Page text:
You do realise that the “trustafarian dimension” is fictional, yes? Part of the media mirror set up to divert attention from Climate Camp’s message towards the “spoiling for a fight” gossip-columns? It’s a slur created by the right wing spin machine, gleefully seized upon by the media and bearing no relationship to reality, as the Liz Stephens article pointed out (go read it; you clearly haven’t).

The reason the police are holding back is that in April they finally got caught on film at what they’ve been doing for 20 years. This time, they’d killed a man who was not considered a fair target. The entire way they choose their “fair targets” for violence and harassment came under international scrutiny because for the first time since the Battle of the Beanfield, the victims were better organised than the propaganda organs of the government. Again, follow the link above and read the Culpability series. Ideally also Feast of Fools.

And as your movement grows, it becomes more mainstream; or rather, to put it the other way around, it is because of the mainstreaming of green issues that the Camp exists at all. It’s swimming ahead of the tide rather than against it. [ my emphasis ] Its primary effect will be to give politicians cover, both because they can present themselves as less radical than those hippies, and also because the media-friendly antics of the happy campers themselves is something they will want to embrace.

That’s what I was saying. Eventually, the rest of the country is going to catch up. I’m just glad some of us are already there.

Where I disagree is with the “give politicians cover” clause, because:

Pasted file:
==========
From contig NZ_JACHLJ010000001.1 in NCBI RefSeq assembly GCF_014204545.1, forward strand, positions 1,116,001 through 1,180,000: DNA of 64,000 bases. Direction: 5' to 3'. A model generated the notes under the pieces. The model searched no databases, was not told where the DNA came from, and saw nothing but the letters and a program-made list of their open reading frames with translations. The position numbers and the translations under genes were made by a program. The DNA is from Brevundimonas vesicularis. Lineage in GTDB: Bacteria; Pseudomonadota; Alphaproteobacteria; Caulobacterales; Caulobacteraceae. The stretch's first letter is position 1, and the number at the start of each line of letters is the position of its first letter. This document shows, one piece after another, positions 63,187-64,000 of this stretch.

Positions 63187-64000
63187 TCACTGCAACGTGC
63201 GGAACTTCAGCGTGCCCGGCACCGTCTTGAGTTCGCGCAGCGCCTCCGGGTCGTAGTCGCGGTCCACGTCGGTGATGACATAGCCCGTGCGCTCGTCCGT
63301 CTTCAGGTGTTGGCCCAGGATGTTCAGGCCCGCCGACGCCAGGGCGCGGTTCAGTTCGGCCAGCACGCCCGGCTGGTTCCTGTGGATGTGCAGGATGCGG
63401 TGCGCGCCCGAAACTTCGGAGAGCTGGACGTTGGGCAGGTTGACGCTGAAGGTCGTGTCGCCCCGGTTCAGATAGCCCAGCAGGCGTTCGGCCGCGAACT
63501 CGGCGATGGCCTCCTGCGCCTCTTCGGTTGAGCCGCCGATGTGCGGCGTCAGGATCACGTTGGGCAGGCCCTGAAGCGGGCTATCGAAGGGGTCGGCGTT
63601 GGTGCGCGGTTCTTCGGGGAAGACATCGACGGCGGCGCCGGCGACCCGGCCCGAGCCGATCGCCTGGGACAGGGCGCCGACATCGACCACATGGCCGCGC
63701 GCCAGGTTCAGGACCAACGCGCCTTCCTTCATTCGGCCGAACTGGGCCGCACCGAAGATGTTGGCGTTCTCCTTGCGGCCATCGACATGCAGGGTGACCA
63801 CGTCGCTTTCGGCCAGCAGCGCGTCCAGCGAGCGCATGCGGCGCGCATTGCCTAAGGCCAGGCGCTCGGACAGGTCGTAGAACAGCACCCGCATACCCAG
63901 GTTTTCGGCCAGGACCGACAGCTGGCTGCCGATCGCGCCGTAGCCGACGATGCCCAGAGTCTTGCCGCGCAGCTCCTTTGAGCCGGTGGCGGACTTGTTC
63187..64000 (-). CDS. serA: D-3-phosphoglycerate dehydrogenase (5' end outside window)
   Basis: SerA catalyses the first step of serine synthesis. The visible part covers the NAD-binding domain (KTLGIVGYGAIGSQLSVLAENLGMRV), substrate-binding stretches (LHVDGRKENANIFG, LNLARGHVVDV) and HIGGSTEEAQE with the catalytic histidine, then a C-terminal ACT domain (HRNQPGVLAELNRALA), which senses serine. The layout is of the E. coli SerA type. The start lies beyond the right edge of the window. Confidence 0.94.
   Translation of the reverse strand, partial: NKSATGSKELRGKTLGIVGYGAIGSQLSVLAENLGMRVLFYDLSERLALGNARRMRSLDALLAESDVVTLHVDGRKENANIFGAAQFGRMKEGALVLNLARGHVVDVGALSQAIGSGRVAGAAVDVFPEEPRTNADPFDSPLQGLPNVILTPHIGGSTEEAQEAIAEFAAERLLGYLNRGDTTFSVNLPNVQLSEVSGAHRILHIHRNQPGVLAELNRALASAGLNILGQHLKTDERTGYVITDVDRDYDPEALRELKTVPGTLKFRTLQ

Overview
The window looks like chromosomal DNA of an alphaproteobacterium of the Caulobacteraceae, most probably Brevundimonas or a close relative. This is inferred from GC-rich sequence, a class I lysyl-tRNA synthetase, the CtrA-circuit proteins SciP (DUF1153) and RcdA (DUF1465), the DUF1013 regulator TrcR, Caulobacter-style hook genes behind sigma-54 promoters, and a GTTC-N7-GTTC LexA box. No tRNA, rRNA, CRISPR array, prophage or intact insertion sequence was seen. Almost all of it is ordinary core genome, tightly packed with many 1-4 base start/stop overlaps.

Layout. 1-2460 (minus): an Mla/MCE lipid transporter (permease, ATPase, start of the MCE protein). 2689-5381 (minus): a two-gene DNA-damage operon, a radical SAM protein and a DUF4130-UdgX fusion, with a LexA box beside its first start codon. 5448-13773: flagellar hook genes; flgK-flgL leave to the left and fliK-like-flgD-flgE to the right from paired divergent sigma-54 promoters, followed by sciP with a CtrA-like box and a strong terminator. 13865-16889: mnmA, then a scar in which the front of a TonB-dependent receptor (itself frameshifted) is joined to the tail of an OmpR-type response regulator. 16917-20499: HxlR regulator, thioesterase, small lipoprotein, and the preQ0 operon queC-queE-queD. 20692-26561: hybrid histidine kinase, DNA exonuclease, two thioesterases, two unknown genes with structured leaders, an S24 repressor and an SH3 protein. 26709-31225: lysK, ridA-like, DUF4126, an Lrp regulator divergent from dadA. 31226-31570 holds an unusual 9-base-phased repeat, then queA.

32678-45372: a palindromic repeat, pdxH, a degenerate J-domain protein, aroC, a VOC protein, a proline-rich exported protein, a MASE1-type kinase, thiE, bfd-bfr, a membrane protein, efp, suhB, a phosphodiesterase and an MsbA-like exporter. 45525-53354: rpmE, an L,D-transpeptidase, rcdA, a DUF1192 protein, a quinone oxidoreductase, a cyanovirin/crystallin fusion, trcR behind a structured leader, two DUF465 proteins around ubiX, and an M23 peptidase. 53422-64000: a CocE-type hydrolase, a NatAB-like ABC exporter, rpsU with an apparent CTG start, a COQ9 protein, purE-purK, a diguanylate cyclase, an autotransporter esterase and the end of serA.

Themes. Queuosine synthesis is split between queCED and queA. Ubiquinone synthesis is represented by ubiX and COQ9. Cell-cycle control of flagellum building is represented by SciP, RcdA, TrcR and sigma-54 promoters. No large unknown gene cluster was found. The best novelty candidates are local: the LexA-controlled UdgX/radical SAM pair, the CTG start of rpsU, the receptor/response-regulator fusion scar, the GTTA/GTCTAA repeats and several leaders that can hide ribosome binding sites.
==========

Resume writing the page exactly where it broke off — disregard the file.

By the next Camp, if not this one, David Cameron will be keen to show his face in your tent.

And this is why I was talking about revolutions. What is the one thing the serious, as opposed to loony/Green Party, environmentalist movement has never had? A seat at the table with people who make decisions. A voice in the halls of power as well as in the streets and at the festivals.

Revolutions are generational. First you spend a generation shouting; that way people know you’re there. That was the 60s and 70s. Then you spend a generation fighting: that’s how you get real attention, a real support base, rather than just a few hippy chicks who liked your stand at Glastonbury. That was the 80s and 90s: people coming to recognise that the responsible and future-minded are not just going to go away because Thatcher figured out you could massacre them without most of the country caring.

Now we are coming to the third generation. These are the young people who grew up saturated with real information, via an uncensored medium which does not directly serve corporate interest, about what’s really happening outside the Home Counties bubble. Young people who saw the road protesters and knew that they were watching commitment in action: real passion in a post-80s, post-modern, post-hope world. Their generation is about getting to the table. Just as it was with the feminists of the 80s and 90s, who followed the generations between the wars and then after WWII, so it is with the environmental movement now.